The text message from the mobile phone company was simple enough:
“You’ve used 75% of your data this month and exceeded the limit last month. If you go over this month, we’re happy to upgrade you to the next tier for an add’l $5. Click here to confirm.”
This example of event-triggered marketing demonstrates the opportunity for marketers to reach audiences at the right moment. While 64% of multichannel marketers surveyed expect to use a majority of event-triggered tactics in multichannel marketing in the next two years, only 29% of marketers do it today. Those who plan to transition from “batch and blast” type engagement to event-triggered marketing will need to learn the steps to do so.
Here are the first two steps needed to build an event-triggered marketing capability:
Pinpoint the right events
Start by brainstorming significant events that can intersect both the company and the customer. Events that intersect customer and company include customer transactions, client contract signings, a mobile website visit or a store visit. Make sure you include external events such as economic shifts, weather changes, social sentiment or government legislation; these can add context and make a case for why customers need to choose your product or service over others at the time of need.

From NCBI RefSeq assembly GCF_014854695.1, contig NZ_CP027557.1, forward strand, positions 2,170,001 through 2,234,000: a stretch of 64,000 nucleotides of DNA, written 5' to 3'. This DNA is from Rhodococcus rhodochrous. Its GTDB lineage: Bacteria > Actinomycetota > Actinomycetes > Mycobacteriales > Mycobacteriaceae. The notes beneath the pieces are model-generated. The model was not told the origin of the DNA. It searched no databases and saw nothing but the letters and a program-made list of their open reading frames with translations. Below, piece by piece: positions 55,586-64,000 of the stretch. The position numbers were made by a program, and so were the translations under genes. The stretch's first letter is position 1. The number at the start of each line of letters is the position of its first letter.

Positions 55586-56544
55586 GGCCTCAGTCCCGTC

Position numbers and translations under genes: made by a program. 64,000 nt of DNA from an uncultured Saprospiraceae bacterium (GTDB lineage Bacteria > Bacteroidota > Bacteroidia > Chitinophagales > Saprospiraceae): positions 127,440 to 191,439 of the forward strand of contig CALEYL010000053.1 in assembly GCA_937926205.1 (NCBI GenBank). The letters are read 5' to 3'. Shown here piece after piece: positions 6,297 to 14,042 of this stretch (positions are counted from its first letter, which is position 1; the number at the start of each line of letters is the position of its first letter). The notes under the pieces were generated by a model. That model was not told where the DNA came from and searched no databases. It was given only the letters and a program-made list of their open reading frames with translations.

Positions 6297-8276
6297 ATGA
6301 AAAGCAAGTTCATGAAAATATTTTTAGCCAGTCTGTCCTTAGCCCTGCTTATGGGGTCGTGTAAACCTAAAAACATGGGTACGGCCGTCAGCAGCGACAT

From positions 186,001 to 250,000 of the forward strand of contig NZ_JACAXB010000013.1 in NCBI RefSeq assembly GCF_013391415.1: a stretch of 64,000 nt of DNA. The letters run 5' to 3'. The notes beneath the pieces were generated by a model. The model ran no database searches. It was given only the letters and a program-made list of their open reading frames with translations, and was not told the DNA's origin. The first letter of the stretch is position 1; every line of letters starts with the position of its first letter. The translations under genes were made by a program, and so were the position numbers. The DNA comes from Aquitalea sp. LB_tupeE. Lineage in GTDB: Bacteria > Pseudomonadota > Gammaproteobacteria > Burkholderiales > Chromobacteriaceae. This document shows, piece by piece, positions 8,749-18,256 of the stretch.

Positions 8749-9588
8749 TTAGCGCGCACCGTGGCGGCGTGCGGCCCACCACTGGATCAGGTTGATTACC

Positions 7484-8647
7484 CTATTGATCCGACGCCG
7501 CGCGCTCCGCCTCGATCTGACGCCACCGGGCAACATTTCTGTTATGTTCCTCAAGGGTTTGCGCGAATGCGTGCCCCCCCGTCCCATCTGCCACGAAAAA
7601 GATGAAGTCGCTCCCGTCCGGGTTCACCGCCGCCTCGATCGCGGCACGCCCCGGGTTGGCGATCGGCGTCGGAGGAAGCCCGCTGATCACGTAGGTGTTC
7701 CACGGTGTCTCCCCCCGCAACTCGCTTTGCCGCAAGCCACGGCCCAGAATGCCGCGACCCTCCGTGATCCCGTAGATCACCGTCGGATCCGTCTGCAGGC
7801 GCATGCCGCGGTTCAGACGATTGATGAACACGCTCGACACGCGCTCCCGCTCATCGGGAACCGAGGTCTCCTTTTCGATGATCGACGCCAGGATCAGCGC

There are lots of events, but not all are meaningful or significant to the relationship.
Categorize events by trigger typeThe first challenge a multichannel marketer will face is distilling the list of events to those that are truly meaningful. There are lots of events, but not all are meaningful or significant to the relationship. For example, greeting card and florist companies use a birthday event and other occasions in their event-triggered marketing process to sell more cards. However, a home generator company will find a prospect’s birthday event less meaningful than understanding changing weather conditions to trigger a promotion for generator installations.
Once you’ve developed a handful of worthy events, it’s important to categorize those events as either fixed or variable.
Fixed events have a predictable, set time component such as a yearly contract renewal period, a holiday season or welcome letter for new customers. Variable events are less predictable and harder to respond to, such as a change in address, a tweet, an inbound call or a poor score on a customer satisfaction survey. Focus on fixed predictable events first to learn if and how to react to them, because fixed events will be easier. Then move on to less predictable and, therefore more complex, variable events.